I am an artist working with paint and ceramics. Though seemingly distinct, my process and aimin both media are intrinsically connected by the way that I relate to thematerial and the process. I engage with the work in a number of ways throughoutthe act of making. In the physical making, my goal is to step into a placewhere verbal thinking is forgone in favor of an intuition that comes from anintimate knowledge of material. I experience a piece again in returningto it after its genesis to look and to sit - to engage the work as a viewer. Ifind great joy in combining base materials in hopes that something out of mycontrol may materialize; this occurs in glaze chemistry and kiln atmospheres aswell as on the surface of a painting and its physical presentation. My processis both physically active and meditative.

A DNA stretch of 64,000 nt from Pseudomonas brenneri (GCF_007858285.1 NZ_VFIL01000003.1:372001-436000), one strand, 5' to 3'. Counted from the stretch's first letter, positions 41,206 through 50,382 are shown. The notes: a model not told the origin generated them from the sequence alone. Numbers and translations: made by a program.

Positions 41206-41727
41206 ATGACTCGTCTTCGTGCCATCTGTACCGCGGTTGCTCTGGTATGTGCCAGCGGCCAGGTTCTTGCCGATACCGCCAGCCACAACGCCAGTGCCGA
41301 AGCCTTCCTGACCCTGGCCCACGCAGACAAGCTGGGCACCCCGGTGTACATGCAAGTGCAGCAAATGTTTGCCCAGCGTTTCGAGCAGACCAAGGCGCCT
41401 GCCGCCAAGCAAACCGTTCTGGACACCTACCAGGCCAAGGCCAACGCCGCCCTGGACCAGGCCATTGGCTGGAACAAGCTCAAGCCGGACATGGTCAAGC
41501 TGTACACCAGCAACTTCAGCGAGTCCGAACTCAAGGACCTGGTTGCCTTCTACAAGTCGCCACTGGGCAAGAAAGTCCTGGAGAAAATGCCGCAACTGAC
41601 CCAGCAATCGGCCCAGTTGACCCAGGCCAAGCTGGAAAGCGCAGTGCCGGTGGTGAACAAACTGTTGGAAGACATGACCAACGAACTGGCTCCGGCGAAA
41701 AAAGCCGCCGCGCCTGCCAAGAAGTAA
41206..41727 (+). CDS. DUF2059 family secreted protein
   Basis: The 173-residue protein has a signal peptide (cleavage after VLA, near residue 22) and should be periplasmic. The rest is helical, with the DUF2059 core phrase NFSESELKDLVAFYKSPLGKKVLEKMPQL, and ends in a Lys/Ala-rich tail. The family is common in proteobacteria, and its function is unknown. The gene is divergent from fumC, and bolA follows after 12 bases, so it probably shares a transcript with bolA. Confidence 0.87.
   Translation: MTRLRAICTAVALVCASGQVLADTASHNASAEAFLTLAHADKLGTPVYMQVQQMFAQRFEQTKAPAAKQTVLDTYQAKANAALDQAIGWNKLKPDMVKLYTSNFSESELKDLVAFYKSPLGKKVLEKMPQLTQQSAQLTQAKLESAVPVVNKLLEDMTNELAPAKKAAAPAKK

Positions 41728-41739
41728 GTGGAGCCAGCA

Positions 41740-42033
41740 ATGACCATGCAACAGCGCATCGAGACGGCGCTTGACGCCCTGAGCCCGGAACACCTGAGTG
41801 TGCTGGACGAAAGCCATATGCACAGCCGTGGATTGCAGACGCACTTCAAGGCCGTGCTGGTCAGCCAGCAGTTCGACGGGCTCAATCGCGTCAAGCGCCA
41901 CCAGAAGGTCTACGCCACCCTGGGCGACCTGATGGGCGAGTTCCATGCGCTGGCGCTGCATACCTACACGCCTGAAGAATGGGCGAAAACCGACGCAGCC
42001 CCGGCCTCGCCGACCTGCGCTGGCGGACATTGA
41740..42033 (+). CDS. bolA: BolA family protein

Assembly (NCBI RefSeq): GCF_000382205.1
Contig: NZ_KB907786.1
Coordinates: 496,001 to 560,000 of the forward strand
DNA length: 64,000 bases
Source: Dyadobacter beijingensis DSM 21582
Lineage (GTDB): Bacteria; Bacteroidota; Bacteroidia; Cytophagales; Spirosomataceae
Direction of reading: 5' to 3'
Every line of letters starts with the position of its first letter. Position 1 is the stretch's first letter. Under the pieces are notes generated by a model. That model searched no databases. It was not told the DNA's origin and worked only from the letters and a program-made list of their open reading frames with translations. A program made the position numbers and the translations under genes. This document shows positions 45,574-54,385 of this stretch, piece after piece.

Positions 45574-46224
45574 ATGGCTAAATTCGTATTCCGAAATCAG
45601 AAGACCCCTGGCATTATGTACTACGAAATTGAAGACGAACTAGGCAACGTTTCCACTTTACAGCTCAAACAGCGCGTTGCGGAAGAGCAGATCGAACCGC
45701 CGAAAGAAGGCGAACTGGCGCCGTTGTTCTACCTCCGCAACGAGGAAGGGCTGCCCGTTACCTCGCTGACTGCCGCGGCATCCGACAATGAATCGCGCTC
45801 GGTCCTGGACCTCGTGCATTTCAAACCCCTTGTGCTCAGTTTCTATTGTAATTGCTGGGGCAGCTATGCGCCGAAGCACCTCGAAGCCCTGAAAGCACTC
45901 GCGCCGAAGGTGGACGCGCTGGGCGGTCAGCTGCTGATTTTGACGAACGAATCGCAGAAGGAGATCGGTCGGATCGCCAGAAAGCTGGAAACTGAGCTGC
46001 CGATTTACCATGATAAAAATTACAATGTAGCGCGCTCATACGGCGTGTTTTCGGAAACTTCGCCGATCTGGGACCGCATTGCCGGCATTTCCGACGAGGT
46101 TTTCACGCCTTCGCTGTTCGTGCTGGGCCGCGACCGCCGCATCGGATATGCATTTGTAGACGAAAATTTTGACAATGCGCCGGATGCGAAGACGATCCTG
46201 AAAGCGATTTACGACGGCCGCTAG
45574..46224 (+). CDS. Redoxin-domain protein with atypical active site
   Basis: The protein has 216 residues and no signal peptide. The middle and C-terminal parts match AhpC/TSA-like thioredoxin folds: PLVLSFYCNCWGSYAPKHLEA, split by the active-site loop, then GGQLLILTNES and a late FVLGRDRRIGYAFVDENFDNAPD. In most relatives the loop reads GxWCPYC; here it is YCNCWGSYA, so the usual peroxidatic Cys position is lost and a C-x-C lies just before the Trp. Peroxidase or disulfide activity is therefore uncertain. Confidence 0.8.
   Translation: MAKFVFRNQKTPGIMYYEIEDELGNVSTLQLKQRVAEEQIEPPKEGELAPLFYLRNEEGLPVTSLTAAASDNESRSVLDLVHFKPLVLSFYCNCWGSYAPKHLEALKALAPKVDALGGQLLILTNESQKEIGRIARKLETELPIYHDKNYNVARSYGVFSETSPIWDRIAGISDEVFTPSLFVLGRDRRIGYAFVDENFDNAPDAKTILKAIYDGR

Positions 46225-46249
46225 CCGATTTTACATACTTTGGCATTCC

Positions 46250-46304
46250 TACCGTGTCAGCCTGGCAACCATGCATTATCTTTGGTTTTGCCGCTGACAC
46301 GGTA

Throughoutrecent art history, artists can be found who have attempted, in their work, tograsp the sublime. Turner’s poor ships became mere flotsam in the great ocean,Friedrich’s monk stood contemplating the expanse, and Rothko put his viewers infront of the void itself. Many othershave joined their ranks, yet none has been able to fully capture the sublime;for it is multifaceted, being present in the polarities from the grand to theminute, the frenetic to the serene, and from the dark to the light. My aim isnot to succeed these forefathers in hopes of portraying a more complete versionof the sublime, but rather to enter the discourse of, and meditation on thesublime through process and material, form and surface, and control and chance.To that discourse I hope also to bring an understanding of the sublime asevidence for a divine creator.